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Title:Limits of settlement: Racialized masculinity, sovereignty, and the imperial project in colonial Natal, 1850-1897
Author(s):Tallie, Jr., Tyrone
Director of Research:Burton, Antoinette M.
Doctoral Committee Chair(s):Burton, Antoinette M.
Doctoral Committee Member(s):Rabin, Dana; Barnes, Teresa A.; Brennan, James R.; Somerville, Siobhan B.; Morgensen, Scott L.
Department / Program:History
Discipline:History
Degree Granting Institution:University of Illinois at Urbana-Champaign
Degree:Ph.D.
Genre:Dissertation
Subject(s):South Africa
British Empire
Zulus
Cetshwayo kaMpande
Masculinity
Imperialism
Natal
Missionaries
Polygamy
Alcohol
Cannabis
John Dunn
John Colenso
colonialism
Christianity
Abstract:Nineteenth century settlers viewed the British colony of Natal in southern Africa as an ‘empty’ territory ready for European bodies. These immigrants sought to create a settler state that would outnumber and supplant indigenous bodies already present. As a result, settlers attempted to defend their claims to a colony threatened by a numerically superior ‘foreign’ population by creating and maintaining forms of proper raced and gendered behavior over the bodies of all peoples in Natal. I argue racialized masculinity must be understood as instrumental to both the establishment and contestation of British sovereign imperial power in colonial Natal. Using settler newspapers, missionary periodicals, British and South African archival sources, and popular contemporary travel accounts, this dissertation looks at the development of the colony of Natal in the second half of the nineteenth century by examining debates over polygamy and ilobolo, legislation over alcohol and marijuana use, proper dress and domestic inhabitance while on mission stations, and the many circulations of the Zulu king Cetshwayo kaMpande. I argue that race and masculinity developed discursively as categories through the quotidian interactions between differing peoples in colonial Natal. Subsequently, the colonial state attempted to pass legislation that used these raced and gendered categories in order to buttress their own claims to authority. Yet these attempts were never secure; indigenous and Indian peoples constantly challenged the claims of a colonial state to mobilize race and masculinity. Thus, the study of colonial Natal in the nineteenth century offers insight into the limits of settlement—the failure at a settler state to enact full control over raced and gendered discourses within the colony.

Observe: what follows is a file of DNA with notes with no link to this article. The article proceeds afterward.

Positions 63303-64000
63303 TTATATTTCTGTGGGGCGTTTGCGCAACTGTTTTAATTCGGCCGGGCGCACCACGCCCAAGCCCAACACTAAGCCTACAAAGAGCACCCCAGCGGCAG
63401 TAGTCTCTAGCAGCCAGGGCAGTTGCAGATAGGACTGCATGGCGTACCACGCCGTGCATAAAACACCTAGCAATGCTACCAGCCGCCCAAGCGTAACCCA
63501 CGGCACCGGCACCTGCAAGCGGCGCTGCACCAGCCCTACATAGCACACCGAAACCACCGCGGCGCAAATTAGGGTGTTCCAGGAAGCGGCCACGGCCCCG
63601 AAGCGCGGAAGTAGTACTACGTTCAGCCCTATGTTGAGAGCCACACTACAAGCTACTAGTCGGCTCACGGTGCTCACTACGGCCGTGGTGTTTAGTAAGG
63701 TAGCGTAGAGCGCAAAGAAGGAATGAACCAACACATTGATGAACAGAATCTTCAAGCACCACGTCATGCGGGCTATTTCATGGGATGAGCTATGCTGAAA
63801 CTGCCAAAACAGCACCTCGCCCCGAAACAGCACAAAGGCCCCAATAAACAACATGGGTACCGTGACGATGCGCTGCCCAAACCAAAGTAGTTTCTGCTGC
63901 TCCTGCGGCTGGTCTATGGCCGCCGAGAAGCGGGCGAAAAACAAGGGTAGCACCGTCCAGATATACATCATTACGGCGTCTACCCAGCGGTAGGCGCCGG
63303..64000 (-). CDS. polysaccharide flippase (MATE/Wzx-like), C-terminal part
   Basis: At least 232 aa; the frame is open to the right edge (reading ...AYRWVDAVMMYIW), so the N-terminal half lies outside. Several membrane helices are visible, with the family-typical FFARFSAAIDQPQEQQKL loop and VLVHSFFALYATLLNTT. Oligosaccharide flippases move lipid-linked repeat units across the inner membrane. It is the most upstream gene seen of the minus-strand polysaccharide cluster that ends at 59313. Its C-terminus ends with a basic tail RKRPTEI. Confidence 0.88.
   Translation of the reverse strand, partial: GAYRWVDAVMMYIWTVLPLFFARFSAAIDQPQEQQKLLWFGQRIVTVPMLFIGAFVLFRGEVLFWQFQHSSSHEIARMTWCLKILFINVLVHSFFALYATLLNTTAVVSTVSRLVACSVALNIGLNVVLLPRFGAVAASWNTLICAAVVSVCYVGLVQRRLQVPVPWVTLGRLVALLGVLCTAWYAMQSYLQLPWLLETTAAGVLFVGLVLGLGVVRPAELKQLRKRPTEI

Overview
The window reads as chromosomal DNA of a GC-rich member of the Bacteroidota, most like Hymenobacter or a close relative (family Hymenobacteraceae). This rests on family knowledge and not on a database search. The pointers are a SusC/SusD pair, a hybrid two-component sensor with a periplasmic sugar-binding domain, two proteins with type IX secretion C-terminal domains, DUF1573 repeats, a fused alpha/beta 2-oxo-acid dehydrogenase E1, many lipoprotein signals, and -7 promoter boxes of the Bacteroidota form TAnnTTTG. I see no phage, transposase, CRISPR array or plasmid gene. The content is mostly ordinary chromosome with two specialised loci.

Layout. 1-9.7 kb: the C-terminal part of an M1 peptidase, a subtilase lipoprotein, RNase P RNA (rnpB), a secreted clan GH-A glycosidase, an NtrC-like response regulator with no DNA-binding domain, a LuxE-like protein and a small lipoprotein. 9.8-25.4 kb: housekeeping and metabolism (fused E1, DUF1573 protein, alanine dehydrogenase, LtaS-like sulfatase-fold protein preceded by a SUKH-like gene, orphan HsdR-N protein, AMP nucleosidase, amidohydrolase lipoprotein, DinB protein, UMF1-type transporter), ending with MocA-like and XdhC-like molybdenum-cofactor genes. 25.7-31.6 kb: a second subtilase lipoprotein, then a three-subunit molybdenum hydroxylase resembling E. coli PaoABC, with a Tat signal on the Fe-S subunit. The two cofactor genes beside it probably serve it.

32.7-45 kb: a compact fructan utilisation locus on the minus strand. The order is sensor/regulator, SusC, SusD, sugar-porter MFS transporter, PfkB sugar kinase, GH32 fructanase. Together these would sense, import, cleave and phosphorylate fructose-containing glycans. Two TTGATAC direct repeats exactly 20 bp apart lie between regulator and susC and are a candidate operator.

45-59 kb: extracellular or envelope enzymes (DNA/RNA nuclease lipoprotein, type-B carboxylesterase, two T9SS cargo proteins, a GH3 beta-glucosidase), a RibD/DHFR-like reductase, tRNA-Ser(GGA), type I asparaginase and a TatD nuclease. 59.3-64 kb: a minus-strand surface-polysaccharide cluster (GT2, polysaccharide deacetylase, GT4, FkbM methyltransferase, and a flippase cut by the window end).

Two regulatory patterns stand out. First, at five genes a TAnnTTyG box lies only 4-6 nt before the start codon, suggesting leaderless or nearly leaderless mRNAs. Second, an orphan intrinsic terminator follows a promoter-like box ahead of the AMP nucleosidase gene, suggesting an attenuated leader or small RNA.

Issue Date:2014-05-30
URI:http://hdl.handle.net/2142/49817
Rights Information:Copyright 2014 Tyrone H Tallie, Jr.
Date Available in IDEALS:2014-05-30
2016-09-22
Date Deposited:2014-05


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